We use cookies to give you the best experience possible. By continuing we’ll assume you’re on board with our cookie policy

Maya Angelou Graduation

essay
The whole doc is available only for registered users

A limited time offer! Get a custom sample essay written according to your requirements urgent 3h delivery guaranteed

Order Now

Graduation is an important transition time in every person’s life. It is about moving on to something better and more important and to use your knowledge to achieve life goals. This is what the children attending the grammar school believed as well, including Maya Angelou. Given from her point of view, the story Graduation has ethos because as an African American girl, she shared the same thoughts and feelings as everyone standing on the stage or in the auditorium when Mr. Edward Donleavy passively demeaned everything the students had worked so hard to achieve. This story is told by a women who had surpassed all of the difficulties in life to get to this day, and through her learned, and personal, figurative, and detailed writing, has been able to pass on both the ill feelings and the warm feelings of that experience from Mr. Donleavy’s speech, to that of Henry Reed.

What Angelou does best is evoke feelings and empathy from her readers. By relating to them and broadcasting her emotions for everyone to see, she emphasizes her sense of being wronged. When she is describing the excitement and anxiety in the people around her, she is relating to what everyone feels when they are about to graduate. “The children in Stamps trembeled visibly with anticipation…the whole young population had come down with graduation epidemic.” (22). This is the opening of the story. Immediately what does it make you think about? Graduation. Your graduation, whether in the past or the future. This helps her connect with her readers from the very beginning before them knowing the full setting of the story or who she is.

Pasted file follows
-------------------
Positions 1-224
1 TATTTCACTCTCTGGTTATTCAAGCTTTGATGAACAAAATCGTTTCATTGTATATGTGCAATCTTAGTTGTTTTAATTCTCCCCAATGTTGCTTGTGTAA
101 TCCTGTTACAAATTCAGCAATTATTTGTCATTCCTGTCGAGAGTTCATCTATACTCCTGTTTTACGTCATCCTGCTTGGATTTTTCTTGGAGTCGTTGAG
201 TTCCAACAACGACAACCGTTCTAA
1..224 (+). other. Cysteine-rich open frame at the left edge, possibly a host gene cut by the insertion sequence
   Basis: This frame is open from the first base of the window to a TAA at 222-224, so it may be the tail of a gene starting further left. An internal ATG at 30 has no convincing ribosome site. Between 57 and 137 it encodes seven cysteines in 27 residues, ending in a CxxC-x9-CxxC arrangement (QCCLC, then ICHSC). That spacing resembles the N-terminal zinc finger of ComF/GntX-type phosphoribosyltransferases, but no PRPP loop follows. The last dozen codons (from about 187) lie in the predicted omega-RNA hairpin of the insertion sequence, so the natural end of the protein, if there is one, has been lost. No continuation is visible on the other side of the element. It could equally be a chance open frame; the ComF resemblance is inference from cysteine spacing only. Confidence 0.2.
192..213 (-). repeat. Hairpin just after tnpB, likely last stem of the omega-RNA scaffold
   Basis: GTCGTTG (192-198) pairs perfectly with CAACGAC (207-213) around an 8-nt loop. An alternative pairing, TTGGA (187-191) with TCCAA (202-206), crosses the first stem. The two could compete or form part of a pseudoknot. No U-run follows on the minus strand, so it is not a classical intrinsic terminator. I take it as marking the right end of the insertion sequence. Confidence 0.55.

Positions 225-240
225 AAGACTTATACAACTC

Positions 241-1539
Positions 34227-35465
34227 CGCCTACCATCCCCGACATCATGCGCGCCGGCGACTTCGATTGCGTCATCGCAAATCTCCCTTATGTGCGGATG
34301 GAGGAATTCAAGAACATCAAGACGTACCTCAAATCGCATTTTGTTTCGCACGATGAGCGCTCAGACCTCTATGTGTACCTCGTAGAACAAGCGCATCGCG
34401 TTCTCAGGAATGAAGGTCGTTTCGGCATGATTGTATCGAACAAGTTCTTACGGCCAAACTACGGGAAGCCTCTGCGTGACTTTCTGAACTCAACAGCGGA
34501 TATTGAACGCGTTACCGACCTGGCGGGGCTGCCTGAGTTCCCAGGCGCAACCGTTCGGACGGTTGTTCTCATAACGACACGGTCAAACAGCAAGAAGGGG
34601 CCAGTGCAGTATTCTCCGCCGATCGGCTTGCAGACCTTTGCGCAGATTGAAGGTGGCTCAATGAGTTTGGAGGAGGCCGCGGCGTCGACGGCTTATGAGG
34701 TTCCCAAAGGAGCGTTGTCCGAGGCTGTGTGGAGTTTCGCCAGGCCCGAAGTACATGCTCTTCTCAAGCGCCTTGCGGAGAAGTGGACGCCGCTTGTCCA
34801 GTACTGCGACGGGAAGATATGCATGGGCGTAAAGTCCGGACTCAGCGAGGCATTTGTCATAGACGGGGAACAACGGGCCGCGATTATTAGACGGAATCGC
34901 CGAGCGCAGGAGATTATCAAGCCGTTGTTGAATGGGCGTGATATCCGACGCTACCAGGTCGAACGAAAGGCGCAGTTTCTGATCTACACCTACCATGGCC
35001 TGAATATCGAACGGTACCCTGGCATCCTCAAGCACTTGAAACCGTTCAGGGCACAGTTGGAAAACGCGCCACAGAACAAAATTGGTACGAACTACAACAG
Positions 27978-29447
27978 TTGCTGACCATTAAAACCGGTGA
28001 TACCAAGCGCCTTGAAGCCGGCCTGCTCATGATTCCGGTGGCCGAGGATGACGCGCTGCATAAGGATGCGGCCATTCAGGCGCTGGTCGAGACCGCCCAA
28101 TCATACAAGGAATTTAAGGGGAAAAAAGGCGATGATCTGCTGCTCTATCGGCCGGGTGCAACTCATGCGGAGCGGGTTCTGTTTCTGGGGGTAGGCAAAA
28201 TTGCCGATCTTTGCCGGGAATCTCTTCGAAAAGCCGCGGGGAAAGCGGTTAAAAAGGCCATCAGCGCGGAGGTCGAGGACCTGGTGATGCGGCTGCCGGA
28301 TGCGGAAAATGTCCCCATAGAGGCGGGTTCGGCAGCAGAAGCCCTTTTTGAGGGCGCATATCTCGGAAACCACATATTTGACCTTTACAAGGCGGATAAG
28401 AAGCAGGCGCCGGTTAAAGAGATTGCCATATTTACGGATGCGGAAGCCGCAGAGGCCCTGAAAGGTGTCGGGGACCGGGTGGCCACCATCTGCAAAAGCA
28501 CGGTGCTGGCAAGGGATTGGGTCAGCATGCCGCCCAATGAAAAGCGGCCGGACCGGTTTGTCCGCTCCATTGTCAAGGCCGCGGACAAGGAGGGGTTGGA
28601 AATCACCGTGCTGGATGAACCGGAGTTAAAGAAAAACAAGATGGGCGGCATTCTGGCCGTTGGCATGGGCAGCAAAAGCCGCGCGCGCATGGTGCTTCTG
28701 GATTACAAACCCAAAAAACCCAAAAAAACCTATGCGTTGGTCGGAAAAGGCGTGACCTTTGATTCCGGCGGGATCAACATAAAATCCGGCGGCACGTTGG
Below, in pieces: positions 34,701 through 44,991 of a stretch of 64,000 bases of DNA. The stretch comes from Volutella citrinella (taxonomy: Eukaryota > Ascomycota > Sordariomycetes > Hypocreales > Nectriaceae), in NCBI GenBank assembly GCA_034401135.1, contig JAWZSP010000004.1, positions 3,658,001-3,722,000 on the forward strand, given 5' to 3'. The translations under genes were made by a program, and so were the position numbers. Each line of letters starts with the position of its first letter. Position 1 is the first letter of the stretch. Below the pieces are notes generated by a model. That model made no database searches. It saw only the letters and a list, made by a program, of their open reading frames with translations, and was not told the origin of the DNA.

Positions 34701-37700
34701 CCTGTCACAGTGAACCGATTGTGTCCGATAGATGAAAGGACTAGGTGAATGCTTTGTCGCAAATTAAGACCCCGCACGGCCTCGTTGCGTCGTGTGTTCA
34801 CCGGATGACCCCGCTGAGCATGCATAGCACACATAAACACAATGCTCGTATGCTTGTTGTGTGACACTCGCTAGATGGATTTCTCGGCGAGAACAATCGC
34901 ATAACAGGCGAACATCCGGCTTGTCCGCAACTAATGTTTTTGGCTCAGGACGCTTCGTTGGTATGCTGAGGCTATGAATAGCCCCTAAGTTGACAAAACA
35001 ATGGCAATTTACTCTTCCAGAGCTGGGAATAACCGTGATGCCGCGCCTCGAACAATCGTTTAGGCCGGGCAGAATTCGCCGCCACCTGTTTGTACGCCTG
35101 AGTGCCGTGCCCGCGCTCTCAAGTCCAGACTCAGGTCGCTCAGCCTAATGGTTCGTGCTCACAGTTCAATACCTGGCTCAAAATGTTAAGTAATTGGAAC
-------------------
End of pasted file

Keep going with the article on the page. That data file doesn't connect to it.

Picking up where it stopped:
Figurative language also allows her readers to picture the events and is prominent throughout Angelouʼs work: “She smocked the yoke into tiny crisscrossing puckers….embroidered raised daisies…added a crocheted cuff…” (24). This was an entire paragraph dedicated to the detail her mother added to her dress. This concrete information she included only added to the believability of her story and the significance of the moment. When describing the scents coming from the home economics building with such preciseness, she clarifies the fact that everything is clear and the little things made all the difference on that memorable day. Everything in the story was told with such intricate detail. ! Even the minuscule features of her writing surprisingly gave off small hints of something more.